This is a blog to discuss philosophy, chess, politics,
C. S. Lewis, or whatever it is that I'm in the mood to discuss.
Do you think it would, Victor?Causal slippery slope, anyway...
It could go that way.
Rationality is a way to know the truth and to know the best policy to satisfy our desires/values (which are ultimately non-rational).The author implicitly tries to convince us that irrational policies (taboos, in this case) will do a better job of satisfying those non-rational desires/values than rational policies.If we desire to live in a society that's equitable, why would rational people choose to frustrate that desire once they become more rational (i.e., when irrational taboos are eliminated)?Are you ready to embrace the author's irrationality yet?
The author is good at being provocative, but doesn't seem particularly good at thinking. First, it ignores the fact that for legal policy we already employ secular reasoning. If your only justification for prohibiting/enforcing X is sectarian, then that is insufficient to turn X into law. Maybe he lives in Iran, but then he probably wouldn't be an agnostic.Second, even if your religion strongly holds that X should be done, that doesn't imply anything about what the laws should be. If you are a Christian Scientist, that doesn't mean you can withhold medical attention from your children. It's secular laws that will step in to protect the child. At a (related) extreme, if God or your religion tells you to kill someone, should the cops not intervene? [hat tip to Obama for that example]Third, which religion? He focuses on parents aborting a fetus because they want their child to be a certain sex. This is, indeed, a great gray area given present laws. In my old liberal Presbyterian church the minister is OK with abortion. So, which version of Christianity is this guy assuming is the bedrock of morality, the bedrock which if abandoned will lead us to abortion sexing?That is, the argument pretends to be about atheism versus religion, but really it is about different competing moral systems, some secular some not, and these categories cross-cut the discussion in question.Fourth, calling it eugenics is tendentious.Overall, he has one good point. Moral issues become more complicated when previous rules go out the window. That may be because reality is complicated, as is moral reasoning. He picked a nice gray area, and could have done something smart with it. He didn't. He is dismissive and unsubtle, ignorant and presumptuous. Very unimpressive, and I'm a bit surprised to find it via this blog. My take-home-messages is that the guy is not good with subtlety, and the post is an exercise in said disability.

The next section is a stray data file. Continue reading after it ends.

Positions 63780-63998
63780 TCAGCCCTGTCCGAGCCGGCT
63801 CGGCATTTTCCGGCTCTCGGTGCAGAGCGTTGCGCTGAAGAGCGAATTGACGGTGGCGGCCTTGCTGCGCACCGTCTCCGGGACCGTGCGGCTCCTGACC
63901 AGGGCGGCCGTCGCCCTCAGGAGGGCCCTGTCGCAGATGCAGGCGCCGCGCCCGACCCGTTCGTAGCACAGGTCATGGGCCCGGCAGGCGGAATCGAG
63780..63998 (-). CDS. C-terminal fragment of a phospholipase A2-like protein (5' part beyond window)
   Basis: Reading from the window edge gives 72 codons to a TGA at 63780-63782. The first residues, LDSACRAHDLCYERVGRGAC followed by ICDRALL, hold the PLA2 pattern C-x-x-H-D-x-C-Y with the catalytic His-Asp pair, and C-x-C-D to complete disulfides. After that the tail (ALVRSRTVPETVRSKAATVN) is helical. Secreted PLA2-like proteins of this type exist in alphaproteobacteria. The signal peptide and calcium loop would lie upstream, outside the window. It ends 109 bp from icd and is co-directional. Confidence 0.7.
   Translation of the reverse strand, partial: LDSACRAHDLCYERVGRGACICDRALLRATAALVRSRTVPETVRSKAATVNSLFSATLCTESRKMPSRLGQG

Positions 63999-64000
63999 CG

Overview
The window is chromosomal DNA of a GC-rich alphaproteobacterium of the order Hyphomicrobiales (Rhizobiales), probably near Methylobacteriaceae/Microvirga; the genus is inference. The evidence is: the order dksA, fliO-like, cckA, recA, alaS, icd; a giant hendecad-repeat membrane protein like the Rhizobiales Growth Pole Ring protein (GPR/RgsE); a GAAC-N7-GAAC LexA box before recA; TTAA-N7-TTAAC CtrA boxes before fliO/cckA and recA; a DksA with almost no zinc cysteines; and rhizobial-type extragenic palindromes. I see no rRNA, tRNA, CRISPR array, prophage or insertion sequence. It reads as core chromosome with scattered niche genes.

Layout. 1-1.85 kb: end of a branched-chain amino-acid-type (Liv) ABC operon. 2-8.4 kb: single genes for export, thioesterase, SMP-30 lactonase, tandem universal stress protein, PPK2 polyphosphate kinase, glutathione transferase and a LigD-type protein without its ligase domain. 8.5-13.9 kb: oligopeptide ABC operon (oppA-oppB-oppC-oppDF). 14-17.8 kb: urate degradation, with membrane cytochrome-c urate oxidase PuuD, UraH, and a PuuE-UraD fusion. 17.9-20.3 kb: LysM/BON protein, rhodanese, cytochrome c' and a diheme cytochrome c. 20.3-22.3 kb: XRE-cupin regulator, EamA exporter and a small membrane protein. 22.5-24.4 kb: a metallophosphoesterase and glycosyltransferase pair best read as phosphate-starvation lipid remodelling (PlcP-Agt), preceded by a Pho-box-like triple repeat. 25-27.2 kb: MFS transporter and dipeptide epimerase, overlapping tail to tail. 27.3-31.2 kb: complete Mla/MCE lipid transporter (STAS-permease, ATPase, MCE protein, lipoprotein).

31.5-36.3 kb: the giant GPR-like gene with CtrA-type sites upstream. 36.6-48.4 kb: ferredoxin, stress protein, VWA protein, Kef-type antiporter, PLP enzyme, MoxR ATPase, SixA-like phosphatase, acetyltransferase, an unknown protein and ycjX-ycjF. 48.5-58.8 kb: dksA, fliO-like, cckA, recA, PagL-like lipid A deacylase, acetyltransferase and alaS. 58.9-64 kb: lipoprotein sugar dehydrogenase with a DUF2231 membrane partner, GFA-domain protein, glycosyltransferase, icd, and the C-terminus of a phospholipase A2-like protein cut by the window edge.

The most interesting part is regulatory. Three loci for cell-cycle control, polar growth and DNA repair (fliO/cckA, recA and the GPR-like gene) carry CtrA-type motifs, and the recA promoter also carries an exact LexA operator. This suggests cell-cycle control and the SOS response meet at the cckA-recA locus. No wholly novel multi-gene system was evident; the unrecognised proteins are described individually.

Bob Prokop writing:I'll be deliberately provocative here. The inevitable result of predominant atheism would be something closely akin to Stalinism. This has been the case throughout human history. To me the most telling example is the reign of Antiochus Epiphanes (215-164 BC). He was ruler of the most enlightened civilization to that time anywhere in the world, and ended up as the object of what the 20th Century would label a "cult of personality" - in the process, subjecting the Jews to something horribly akin to Hitler's "Final Solution". Very similar results for Napoleon in the 19th Century. Let's not even go into the endlessly horrible object lessons of the 20th Century. There seems to be a fatal inevitableness to the process, whenever purely human reason is enthroned as the Highest authority.
Are Western Europeans and Canadians Stalinists? Give me a break.Non-religious countries have higher literacy rates, lower crime rates, and higher standards of living than religious countries, such as the United States.By contrast, Religious Americans gave us our previous president, and along with him, nationalism, jingoism, global warming denialism, global economic meltdown (thanks for ruining my economic future, by the way), the loss of habius corpus, a manufactured war, and the rejection of the Geneva Conventions as "passe". Give me a fucking break.
And of course our enlightened current president reversed all those things. LOL.And Canada is an atheist nation? Bwahaha. Man, what skewed reasoning would lead someone to that conclusion. People really have to learn that there are marked differences between those with 'no religion' and those who are declared atheists.
Blue D.Knight said:"First, it ignores the fact that for legal policy we already employ secular reasoning."This is partially, maybe even predominantly, true. There remains a vestige of legal precedence in common law, statutes, and even case law tied to religious and even biblical roots. Secular reasoning is certainly in use but it is not the only criteria considered. In the past, religion played a significant role speaking into the realm of scientific research. Its role is severely diminished as BDK infers and at times its voice is even disqualified due to actual missteps and often due to smears and historic revisionism. Atheism is likely already the dominant voice with theism becoming a minority opinion.It is not necessary for atheism to be the faith of the majority of the people for it be the the predominant voice is research policy.
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